Booting a Linux installation involves multiple stages and software components, including firmware initialization, execution of a boot loader, loading and startup of a Linux kernel image, and execution of various startup scripts and daemons. In the previous post, sysvinit is discussed. Now we look into upstart.

Linux upstart

Upstart is an event-based replacement for the /sbin/init daemon which handles starting of tasks and services during boot, stopping them during shutdown and supervising them while the system is running.

It was originally developed for the Ubuntu distribution, but is intended to be suitable for deployment in all Linux distributions as a replacement for the venerable System-V init.

Make sure upstart version of /sbin/init is installed in the system

cgr@cgr-tst1:~$ /sbin/init --version
init (upstart 1.12.1)
Copyright (C) 2006-2014 Canonical Ltd., 2011 Scott James Remnant

This is free software; see the source for copying conditions.  There is NO warranty; not even for MERCHANTABILITY

upstart based init File structure

One of key thing upstart is that it is backward compatible with sysvinit, i.e. all the file /etc/inittab, /etc/init.d, /etc/rc[0-6].d/ are still valid.

For upstart, there is a new directory /etc/init/, which holds Job configuration files, see below for a typical ubuntu 14.04 desktop system.

cgr@cgr-tst1:/etc/init$ ls
acpid.conf                   modemmanager.conf                 rcS.conf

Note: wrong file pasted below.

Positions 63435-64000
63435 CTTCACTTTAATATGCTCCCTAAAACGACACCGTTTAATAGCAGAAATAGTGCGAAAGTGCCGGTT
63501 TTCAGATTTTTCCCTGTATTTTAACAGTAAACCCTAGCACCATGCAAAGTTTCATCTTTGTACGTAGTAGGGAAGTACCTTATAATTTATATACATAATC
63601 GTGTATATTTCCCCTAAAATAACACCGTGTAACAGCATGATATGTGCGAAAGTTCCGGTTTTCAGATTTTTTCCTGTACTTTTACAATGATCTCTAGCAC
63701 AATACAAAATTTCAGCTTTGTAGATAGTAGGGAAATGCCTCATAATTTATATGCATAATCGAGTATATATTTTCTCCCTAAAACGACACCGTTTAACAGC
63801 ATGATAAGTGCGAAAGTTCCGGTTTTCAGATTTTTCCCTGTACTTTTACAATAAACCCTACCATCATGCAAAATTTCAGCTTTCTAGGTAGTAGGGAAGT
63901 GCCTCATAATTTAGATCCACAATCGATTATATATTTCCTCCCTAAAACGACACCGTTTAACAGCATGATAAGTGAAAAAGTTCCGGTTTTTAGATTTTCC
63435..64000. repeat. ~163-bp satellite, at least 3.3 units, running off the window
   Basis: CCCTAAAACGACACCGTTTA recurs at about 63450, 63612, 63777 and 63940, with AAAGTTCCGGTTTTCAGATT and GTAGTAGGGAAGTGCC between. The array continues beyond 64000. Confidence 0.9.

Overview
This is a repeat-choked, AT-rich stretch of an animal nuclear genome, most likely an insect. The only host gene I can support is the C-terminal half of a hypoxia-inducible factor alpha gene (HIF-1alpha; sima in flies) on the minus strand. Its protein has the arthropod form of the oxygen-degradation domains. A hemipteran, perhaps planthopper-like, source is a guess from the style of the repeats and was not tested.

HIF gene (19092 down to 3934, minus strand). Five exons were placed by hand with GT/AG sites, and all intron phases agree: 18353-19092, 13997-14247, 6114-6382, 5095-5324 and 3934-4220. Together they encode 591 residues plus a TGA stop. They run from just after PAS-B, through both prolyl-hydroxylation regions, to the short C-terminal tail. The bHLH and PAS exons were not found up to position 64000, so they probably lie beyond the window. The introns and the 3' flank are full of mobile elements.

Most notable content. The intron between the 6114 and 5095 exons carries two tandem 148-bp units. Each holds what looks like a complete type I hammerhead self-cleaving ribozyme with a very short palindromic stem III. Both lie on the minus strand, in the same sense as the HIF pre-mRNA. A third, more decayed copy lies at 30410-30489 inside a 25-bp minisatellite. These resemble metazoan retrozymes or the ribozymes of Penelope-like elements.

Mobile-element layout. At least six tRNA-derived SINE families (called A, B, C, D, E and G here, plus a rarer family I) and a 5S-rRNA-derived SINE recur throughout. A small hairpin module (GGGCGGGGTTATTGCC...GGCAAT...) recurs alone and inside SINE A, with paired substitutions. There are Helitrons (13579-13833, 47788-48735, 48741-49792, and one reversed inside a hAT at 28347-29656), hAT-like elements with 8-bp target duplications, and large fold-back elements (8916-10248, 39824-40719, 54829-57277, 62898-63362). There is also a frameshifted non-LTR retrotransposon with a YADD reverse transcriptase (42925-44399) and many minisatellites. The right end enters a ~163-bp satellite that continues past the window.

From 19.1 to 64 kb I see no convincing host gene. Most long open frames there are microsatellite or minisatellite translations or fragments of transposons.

alsa-restore.conf          rc-sysinit.conf
alsa-state.conf              mountall.conf                     resolvconf.conf
alsa-store.conf              mountall-net.conf                 rfkill-restore.conf
anacron.conf                 mountall-reboot.conf              rfkill-store.conf
apport.conf                          rsyslog.conf
avahi-cups-reload.conf       mountall-shell.conf               ser2net.conf
avahi-daemon.conf               setvtrgb.conf
bluetooth.conf               mounted-debugfs.conf              shutdown.conf             mounted-dev.conf                  ssh.conf              mounted-proc.conf                 startpar-bridge.conf  mounted-run.conf                  systemd-logind.conf            mounted-tmp.conf                  tty1.conf
console.conf                 mounted-var.conf                  tty2.conf
console-font.conf                 tty3.conf
console-setup.conf         tty4.conf
container-detect.conf                  tty5.conf
control-alt-delete.conf                      tty6.conf
cron.conf                    networking.conf                   udev.conf
cups-browsed.conf            network-interface.conf            udev-fallback-graphics.conf
cups.conf                    network-interface-container.conf  udev-finish.conf
dbus.conf                    network-interface-security.conf   udevmonitor.conf
dmesg.conf                   network-manager.conf              udevtrigger.conf
failsafe.conf                passwd.conf                       ufw.conf
failsafe-x.conf              plymouth.conf                     upstart-file-bridge.conf
flush-early-job-log.conf     plymouth-log.conf                 upstart-socket-bridge.conf